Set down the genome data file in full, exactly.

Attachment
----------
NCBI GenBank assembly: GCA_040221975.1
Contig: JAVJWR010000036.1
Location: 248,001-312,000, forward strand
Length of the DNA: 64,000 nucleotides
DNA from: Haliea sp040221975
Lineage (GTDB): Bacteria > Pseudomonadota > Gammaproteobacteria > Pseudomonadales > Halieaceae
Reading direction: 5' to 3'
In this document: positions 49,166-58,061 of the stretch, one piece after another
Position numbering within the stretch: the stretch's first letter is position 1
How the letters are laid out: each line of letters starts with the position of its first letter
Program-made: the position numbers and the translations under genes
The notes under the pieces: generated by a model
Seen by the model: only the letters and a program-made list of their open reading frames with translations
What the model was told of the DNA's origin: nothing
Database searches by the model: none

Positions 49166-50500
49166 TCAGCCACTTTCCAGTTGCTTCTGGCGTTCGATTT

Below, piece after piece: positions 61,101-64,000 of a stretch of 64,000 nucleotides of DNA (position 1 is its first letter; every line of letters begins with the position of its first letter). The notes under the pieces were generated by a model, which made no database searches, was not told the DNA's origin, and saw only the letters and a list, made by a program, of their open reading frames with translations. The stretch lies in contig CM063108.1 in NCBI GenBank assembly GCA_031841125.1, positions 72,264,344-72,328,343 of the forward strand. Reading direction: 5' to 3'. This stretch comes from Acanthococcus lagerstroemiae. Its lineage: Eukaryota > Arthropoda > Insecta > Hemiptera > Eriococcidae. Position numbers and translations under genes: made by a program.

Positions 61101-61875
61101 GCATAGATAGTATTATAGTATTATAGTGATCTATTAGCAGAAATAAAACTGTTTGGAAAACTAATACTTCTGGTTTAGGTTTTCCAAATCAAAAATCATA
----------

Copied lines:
NCBI GenBank assembly: GCA_040221975.1
Contig: JAVJWR010000036.1
Location: 248,001-312,000, forward strand
Length of the DNA: 64,000 nucleotides
DNA from: Haliea sp040221975
Lineage (GTDB): Bacteria > Pseudomonadota > Gammaproteobacteria > Pseudomonadales > Halieaceae
Reading direction: 5' to 3'
In this document: positions 49,166-58,061 of the stretch, one piece after another
Position numbering within the stretch: the stretch's first letter is position 1
How the letters are laid out: each line of letters starts with the position of its first letter
Program-made: the position numbers and the translations under genes
The notes under the pieces: generated by a model
Seen by the model: only the letters and a program-made list of their open reading frames with translations
What the model was told of the DNA's origin: nothing
Database searches by the model: none

Positions 49166-50500
49166 TCAGCCACTTTCCAGTTGCTTCTGGCGTTCGATTT

Below, piece after piece: positions 61,101-64,000 of a stretch of 64,000 nucleotides of DNA (position 1 is its first letter; every line of letters begins with the position of its first letter). The notes under the pieces were generated by a model, which made no database searches, was not told the DNA's origin, and saw only the letters and a list, made by a program, of their open reading frames with translations. The stretch lies in contig CM063108.1 in NCBI GenBank assembly GCA_031841125.1, positions 72,264,344-72,328,343 of the forward strand. Reading direction: 5' to 3'. This stretch comes from Acanthococcus lagerstroemiae. Its lineage: Eukaryota > Arthropoda > Insecta > Hemiptera > Eriococcidae. Position numbers and translations under genes: made by a program.

Positions 61101-61875
61101 GCATAGATAGTATTATAGTATTATAGTGATCTATTAGCAGAAATAAAACTGTTTGGAAAACTAATACTTCTGGTTTAGGTTTTCCAAATCAAAAATCATA